Irish divorce: ‘We had to remind each other we didn’t hate each other’
Two people describe the ‘cruelty’ of an adversarial process that left them in limbo
“You are effectively in a position where you can’t move on with your life.” Photograph: iStock
Caroline and her husband realised not long after they tied the knot that the marriage was not working. They decided to divorce but a tortuous legal system made their good-natured split far less harmonious.
“Living separately and apart for four of the five years is cruelty,” said Caroline (38), referring to the divorce bar that forces couples to wait a period of time before they can fully and finally part and remarry.
“It made the amicable nature of our arrangement much less friendly. We had to fight in our own heads and have conversations to remind each other we didn’t hate each other and that it was the system that’s adversarial, and unnecessarily so around time frames. The process added a friction and to my mind that is not acceptable.”
The Dubliner married seven years ago and finally received her decree of divorce earlier this year. It ended a complicated period for the couple. The recession meant they could not afford to move out. They had to live in separate bedrooms under the same roof for four years and yet prove that they had lived separately in order to divorce.
She had to argue her case in court that having separate shelves in the fridge constituted a separation and that boiling the one pan of pasta or sharing a roast chicken for an occasional meal did not constitute marriage.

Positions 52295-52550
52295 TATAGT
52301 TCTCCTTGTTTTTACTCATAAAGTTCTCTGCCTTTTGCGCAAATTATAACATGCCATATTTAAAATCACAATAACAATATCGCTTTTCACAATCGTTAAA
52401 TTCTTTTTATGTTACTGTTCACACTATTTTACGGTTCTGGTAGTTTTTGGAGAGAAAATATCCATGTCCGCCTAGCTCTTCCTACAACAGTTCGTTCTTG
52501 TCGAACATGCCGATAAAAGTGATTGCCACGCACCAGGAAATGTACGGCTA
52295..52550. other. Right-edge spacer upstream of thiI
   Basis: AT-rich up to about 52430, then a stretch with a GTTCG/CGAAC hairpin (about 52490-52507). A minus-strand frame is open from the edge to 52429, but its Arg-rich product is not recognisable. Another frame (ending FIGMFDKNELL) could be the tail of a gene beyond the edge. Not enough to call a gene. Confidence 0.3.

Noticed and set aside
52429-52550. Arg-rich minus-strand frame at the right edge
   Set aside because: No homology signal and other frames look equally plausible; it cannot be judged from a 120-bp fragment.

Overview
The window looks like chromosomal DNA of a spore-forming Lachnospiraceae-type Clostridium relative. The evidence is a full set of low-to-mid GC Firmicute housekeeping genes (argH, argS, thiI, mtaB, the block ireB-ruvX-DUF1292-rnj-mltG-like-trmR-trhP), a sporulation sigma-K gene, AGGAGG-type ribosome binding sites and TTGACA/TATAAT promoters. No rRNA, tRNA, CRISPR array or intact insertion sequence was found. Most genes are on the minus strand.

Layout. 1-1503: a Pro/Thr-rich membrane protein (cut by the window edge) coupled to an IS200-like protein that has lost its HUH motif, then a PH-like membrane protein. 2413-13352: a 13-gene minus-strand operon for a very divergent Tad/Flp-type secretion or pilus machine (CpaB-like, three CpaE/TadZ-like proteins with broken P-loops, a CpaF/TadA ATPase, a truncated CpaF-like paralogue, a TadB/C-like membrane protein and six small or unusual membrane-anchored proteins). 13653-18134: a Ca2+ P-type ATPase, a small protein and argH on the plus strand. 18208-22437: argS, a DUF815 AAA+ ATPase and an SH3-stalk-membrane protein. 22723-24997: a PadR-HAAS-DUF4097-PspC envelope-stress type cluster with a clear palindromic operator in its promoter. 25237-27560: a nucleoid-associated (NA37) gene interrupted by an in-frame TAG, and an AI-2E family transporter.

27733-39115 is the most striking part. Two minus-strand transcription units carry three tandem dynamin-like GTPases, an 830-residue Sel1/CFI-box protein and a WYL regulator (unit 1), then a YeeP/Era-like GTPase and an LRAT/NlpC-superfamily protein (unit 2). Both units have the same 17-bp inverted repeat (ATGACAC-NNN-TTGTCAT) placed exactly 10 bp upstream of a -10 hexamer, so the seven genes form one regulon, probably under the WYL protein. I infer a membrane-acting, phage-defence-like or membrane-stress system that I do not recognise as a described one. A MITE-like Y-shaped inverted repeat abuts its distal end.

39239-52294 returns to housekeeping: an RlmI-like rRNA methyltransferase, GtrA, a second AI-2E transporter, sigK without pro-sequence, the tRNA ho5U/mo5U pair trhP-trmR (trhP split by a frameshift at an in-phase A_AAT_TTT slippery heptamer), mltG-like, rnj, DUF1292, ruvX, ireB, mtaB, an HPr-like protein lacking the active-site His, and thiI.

“Life cannot move on substantively because of a rule outside of your control; it is a horrible place to be. I ended up feeling trapped at times,” she said.
Caroline, who with her ex-husband is €30,000 poorer in fees for their uncontested divorce, welcomed the Government’s plans to hold another referendum on divorce next year.
Her preference is for the waiting period for a divorce to be reduced from four years to one – not two, as the Government proposes – and for marriage to be removed from the Constitution altogether.
“Marriage has no business in the Constitution. We can’t have a country that keeps drawing people back to the polls to change what are social norms. The Government needs to keep pace with people’s lives,” she said.
“Modern democracies make laws that are appropriate to the social and societal norms for people that vote in elections. I don’t see why we can’t do it.”
A contested divorce
It took John (54) almost six years to secure his divorce. Embroiled in a contested process, he could not remarry, and the legal advice he received was: do not buy property as it could figure in the divorce case.
“You are effectively in a position where you can’t move on with your life,” he said.
His judicial separation was approved in 2014 but he was “still in limbo at that stage”; he had to wait another four years while in a new relationship.
“That was difficult as well; my new partner knew that this was hanging over me and I had a lengthy process to go through,” he said.
He believes the proposed reduction in the waiting period to two years, if voted through in next year’s referendum, will help people avoid going through what he endured.
He paid a solicitor and barrister roughly the same costs twice, for his judicial separation and divorce. The costs totalled €40,000. His grant of divorce arrived on the same day he met a registrar about his second marriage.
“It certainly would reduce the stress,” he said of the Government’s proposed referendum.
“I was certainly pleased that there has been some movement on it, because for so long the legal process left so many people in limbo for an extended period without being able to move on.”